On January 6 2018 the oil tanker named Sanchi collided with the CF Crystal bulk carrier in the East China Sea. Sanchi was transferring condensate oil on voyage from Assaluyeh, Iran to Daesan, South Korea. The CF Crystal, the stand-on vessel, was loaded with sorghum in bulk on voyage from Kalama, USA to Dongguan, China.
The collision between the two vessels led to 32 casualties, out of which three were confirmed dead and 29 declared missing.
OCIMF states that the incident was declared a “very serious marine casualty” as defined in the IMO Code of International Standards and Recommended Practices for a Safety Investigation into a Marine Casualty or Incident (IMO Resolution MSC.255(84)).
Factors that led to the collision
- Both vessels failed to comply with Rule 5 (lookout), Rule 7 (risk of collision) and Rule 8 (action to avoid collision) of the COLREGs.
- The Sanchi failed to comply with Rule 15 (crossing situation) and Rule 16 (action by giveway vessel) of the COLREGs.
- The CF Crystal failed to comply with Rule 17 (action by stand-on vessel) of the COLREGs.
- Improper use of Automatic Identification System (AIS) as a navigational/collision avoidance aid.
- Ineffective use of Automatic Radar Plotting Aids (ARPA), radar or other appropriate means to evaluate the developing situation and risk of collision.
- Alteration of course to starboard taken by the CF Crystal (the stand-on vessel) 16 minutes before the collision.
The Chief Officer stated that he made minor alterations of course from 217 to 225 over 9 minutes, with the intention to bring the ship back on-track.
#2 Bridge Resource Management (BRM)
- Evidence that BRM principles such as speak-up and response, ensuring situational awareness, common understanding of collision avoidance options available were not practiced onboard.
- Handover procedures and bridge watch-keeping practices on board the CF Crystal were not robust as the Chief Officer handed over to the watch with a statement that “the traffic was clear”.
#3 Human Factors
- The bridge team manning levels may have been inadequate for the developing situation.
- The decision to call the Master was made too late by the OOW on the Sanchi.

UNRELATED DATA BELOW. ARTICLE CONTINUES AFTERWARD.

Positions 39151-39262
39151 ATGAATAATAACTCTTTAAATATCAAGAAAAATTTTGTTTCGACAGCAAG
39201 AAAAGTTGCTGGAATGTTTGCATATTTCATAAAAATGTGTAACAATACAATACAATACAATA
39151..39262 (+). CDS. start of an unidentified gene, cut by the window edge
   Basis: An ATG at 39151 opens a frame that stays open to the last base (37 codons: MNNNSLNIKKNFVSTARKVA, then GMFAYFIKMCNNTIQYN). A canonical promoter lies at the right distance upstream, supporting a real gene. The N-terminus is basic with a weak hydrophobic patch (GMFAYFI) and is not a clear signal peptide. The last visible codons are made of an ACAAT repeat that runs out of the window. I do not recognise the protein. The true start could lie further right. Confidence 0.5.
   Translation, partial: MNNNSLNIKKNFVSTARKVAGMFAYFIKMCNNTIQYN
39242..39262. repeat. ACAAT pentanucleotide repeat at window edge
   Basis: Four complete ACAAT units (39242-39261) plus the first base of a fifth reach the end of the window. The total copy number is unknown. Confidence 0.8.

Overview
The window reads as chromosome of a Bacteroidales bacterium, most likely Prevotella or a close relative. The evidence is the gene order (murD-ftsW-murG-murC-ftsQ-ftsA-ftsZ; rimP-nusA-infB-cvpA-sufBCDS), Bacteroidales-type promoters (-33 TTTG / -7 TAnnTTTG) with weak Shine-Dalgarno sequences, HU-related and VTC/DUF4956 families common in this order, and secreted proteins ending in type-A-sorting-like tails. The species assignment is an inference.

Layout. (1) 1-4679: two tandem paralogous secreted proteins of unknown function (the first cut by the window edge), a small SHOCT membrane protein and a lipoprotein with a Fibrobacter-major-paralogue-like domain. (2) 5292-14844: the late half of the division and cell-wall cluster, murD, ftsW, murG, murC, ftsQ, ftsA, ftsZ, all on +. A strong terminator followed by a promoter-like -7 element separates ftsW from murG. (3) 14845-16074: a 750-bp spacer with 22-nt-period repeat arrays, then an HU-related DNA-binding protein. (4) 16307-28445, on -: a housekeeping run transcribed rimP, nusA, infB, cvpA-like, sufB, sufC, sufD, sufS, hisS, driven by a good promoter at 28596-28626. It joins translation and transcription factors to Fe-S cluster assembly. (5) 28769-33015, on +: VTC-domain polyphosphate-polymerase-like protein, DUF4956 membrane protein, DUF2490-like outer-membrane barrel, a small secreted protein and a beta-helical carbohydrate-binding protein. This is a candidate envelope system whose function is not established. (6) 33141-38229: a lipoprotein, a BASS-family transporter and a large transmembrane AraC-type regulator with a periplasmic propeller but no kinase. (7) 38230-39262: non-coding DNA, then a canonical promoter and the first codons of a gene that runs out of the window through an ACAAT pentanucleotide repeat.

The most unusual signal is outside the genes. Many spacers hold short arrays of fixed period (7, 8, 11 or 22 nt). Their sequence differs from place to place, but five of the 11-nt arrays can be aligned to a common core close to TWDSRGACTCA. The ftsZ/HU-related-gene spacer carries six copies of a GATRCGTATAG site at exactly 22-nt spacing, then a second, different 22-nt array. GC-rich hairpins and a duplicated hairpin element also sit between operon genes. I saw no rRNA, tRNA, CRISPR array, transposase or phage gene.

- The advice given/intervention made by the lookout was ignored by the OOW on the Sanchi.
#1 Discrepancies between AIS information on Course Over Ground (COG) and Speed Over Ground (SOG) data as received by other vessels compared with what was transmitted from the Sanchi - up to 25 deg in COG and 3 kts in SOG.
#2 Distractions (OOW staying in the chart room and discussing non-navigational matters for a length of time) on the bridge of the Sanchi drove the focus of the bridge team away from their navigational duties.
#3 Reluctance by the OOW on the Sanchi to positively identify and take action for a fishing vessel on the starboard side. The OOW on the Sanchi expected expect smaller vessels to take action even when the Sanchi was the give way vessel.
Following the investigation of the incident, OCIMF notes that AIS and ECDIS are additional ways to ensure safe navigation and assist situational awareness. In other words, they should not replace the use of established navigational procedures such as Radar/ARPA and visual bearings for the purposes of collision avoidance.
Moreover, the use of electronic aids to navigation does not mean that the OOW is released from their responsibilities of complying with the COLREGs at all times and using all other available means to judge navigational situations.
Concluding, awareness and familiarity with procedures for backing up Voyage Data Recorder (VDR) information – the limitations of VDR and associated procedures for backing up VDR data should be fully understood and practiced so as to ensure that as much relevant data as possible is available post-incident.
This ensures that the causes and learnings from all incidents are extracted to the fullest extent possible.
Overall, the collision marks the importance of complying with the COLREGs and adhering to navigation best practices and procedures. OCIMF recommends that the bridge team should have a high level of awareness and familiarity with navigational aids and other bridge equipment.
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